Pattern in Regional Labor Market Adjustment: The United States vs. Japan
AbstractIn this paper I examine regional labor market behavior in the United States and Japan. In contrast with the picture at the aggregate level, Japanese labor markets at the prefectural (regional) level appear to exhibit substantially more persistence than state level labor markets in the United States. The distribution (and positions of regions within the distribution) of wages, unemployment, employment growth, and migration remain remarkably constant in Japan for periods of up to 15 years. Although wages, unemployment, and migration appear to be driven by similar factors in both countries, wages appear to be slightly more sensitive while unemployment is less sensitive to demand shifts in Japan than in the U.S.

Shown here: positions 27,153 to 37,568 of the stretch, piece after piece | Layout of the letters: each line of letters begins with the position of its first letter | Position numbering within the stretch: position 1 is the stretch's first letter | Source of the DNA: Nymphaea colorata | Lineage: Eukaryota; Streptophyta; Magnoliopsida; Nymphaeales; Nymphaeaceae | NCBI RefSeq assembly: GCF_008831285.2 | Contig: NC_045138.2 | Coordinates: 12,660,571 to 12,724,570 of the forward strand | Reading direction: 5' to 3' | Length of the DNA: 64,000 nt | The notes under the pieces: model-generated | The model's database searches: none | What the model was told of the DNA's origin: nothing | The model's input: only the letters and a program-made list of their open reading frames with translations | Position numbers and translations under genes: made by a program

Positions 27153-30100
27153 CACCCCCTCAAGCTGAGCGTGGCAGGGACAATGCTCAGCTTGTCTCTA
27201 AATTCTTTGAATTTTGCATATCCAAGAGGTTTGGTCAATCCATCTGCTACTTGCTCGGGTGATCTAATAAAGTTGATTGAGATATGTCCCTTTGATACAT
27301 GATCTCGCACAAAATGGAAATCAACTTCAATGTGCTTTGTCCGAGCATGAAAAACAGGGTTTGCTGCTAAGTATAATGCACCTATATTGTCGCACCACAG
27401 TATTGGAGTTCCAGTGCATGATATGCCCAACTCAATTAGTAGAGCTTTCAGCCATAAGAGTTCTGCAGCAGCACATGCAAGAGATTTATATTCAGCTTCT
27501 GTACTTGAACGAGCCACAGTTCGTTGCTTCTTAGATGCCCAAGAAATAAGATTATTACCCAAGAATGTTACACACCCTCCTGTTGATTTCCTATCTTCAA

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Bibliographic InfoPaper provided by National Bureau of Economic Research, Inc in its series NBER Working Papers with number 4414.
Date of creation: Aug 1993
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Find related papers by JEL classification:
- J21 - Labor and Demographic Economics - - Demand and Supply of Labor - - - Labor Force and Employment, Size, and Structure
- E24 - Macroeconomics and Monetary Economics - - Consumption, Saving, Production, Employment, and Investment - - - Employment; Unemployment; Wages; Intergenerational Income Distribution
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